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College Night 2011 to be held Sept. 21 at Harborside

By Staff | Sep 5, 2011

Approximately 100 national representatives from colleges, universities, art and culinary institutes, as well as military academies will fill Harborside Event Center for all of the juniors and seniors in the Lee County School District on Sept. 21 for College Night 2011.

The event will be held from 6-8 p.m. Students will receive a free tote bag once they walk through the doors, so they have a place to store all of the literature they will receive that night.

Although the Florida private and public universities will be well represented during the event, students will also have the opportunity to meet with representatives from colleges in other states as well.

Student Service Coordinator Lori Brooks said last year they had just about 100 schools participate in the event for approximately 5,000 students and parents who attended.

The event has been held for the last 10 to 12 years for students in the Lee County School District.

Mariner High School Career Specialist Tom Scheuermann said they have already put flyers up around the school about College Night, along with having announcements on television to inform them about the event.

He said College Night is a really good thing because students can go up to the representatives and talk to them and find out who they should call with additional questions.

“They have some contact person,” Scheuermann said. “That is what they prefer the most.”

He said the colleges usually send their admission representatives to College Night, so it gives seniors an opportunity to ask more questions.

Another benefit of College Night, Scheuermann said, is it is the next best thing for students who do not have the opportunity to make college visits.

Brooks said the district has received positive feedback from students and parents who attend because College Night offers a one-stop-shop for all those who attend.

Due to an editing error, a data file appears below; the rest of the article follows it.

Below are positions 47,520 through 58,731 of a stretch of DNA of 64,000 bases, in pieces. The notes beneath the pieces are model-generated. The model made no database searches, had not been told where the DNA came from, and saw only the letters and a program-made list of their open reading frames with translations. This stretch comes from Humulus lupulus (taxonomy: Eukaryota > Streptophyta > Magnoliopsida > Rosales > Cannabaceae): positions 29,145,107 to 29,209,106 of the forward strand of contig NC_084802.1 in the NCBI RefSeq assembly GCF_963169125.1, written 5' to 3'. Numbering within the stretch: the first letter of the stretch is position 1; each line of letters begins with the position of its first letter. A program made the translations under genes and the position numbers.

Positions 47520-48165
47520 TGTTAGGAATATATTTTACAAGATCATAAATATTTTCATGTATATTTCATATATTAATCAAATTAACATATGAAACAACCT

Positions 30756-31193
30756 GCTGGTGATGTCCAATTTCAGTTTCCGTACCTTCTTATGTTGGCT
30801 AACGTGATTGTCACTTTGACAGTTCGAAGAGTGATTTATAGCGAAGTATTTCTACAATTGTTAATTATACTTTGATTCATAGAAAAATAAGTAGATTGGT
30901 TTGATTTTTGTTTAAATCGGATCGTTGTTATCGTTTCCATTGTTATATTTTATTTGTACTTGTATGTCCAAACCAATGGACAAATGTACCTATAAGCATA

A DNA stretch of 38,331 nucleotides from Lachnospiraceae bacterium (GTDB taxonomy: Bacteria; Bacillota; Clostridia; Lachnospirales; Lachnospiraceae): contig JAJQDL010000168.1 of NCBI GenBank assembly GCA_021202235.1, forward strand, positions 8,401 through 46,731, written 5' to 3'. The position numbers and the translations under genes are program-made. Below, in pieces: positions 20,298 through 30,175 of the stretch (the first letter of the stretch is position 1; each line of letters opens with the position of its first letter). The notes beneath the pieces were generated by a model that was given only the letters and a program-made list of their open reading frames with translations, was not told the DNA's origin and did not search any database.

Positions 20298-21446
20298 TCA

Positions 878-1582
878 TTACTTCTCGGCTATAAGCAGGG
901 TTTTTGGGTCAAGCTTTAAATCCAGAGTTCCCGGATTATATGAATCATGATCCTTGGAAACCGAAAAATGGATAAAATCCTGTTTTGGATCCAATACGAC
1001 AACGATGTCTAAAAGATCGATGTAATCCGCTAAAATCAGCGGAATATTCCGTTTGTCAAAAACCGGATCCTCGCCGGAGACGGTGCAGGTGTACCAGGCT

“This gives the students a one-stop-shop overview approach where they can walk Harborside and obtain information from a lot of schools,” she said. “It cuts down on research and legwork they have to do.”

Although the event is beneficial for seniors, it is a great starting point for juniors to begin their college research, in addition to solidifying their choices of which colleges they want to apply to.

Brooks said it will give juniors a year to decide what colleges are at the top of their list, so they can begin applying over the summer and the beginning of their senior year.

She said for seniors, the event should not be their first exposure to colleges because they need to be getting their application out to colleges in the fall.

Scheuermann said their seniors already began applying for college the first week of school at Mariner High.

“I went into senior English the first day and told them to start rock ‘n’ rolling,” he said about sending out applications.

Scheuermann said seniors in Florida have an advantage when applying for college.

“Our guys can apply way before the northern students because school hasn’t started yet,” he said, adding that many of their students have already been accepted into college.

Brooks said when all of the college representatives roll into Fort Myers for the event they stay a few extra days, which provides high schools the opportunity to have them visit their school to talk further with the students.

“They are also contacting a lot of the high schools to set up a more personalized visit to each of the high schools,” Brooks said.

She said many of the colleges are cutting down on how many representatives are sent to high schools due to the gas and travel expenses so they utilize their time when they are in town for College Night.

“They will spend a couple extra days here,” Brooks said, which is “another benefit we see at our local high schools.”

Scheuermann said they will probably have between 20-25 college representatives come to Mariner High the week before and after College Night to talk to the students. He said they put the representatives and students in the auditorium for a presentation and question and answer session.

“They can ask a lot of questions,” Scheuermann said about the students.

The colleges also call Mariner High so they can make an appointment to visit the school to talk to students as well.

Counselors from each of the high schools in the district attend the event and assist students when needed every year.

The event would not be able to take place without the partnership the school district has with the city of Fort Myers.

Brooks said every year the city of Fort Myers provides them with a $7,500 grant to offset the major cost that are associated with the event. In addition, the college representatives have to pay a booth fee to participate, which also covers any additional expenses.

“We wouldn’t be able to afford to do this,” she said without the grant. “It has really been a blessing for the school district and the kids.”

Because of the grant, Brooks said there is absolutely no cost for the district to provide free services for the kids during College Night.

“It is an amazing event on a large scale size,” she said.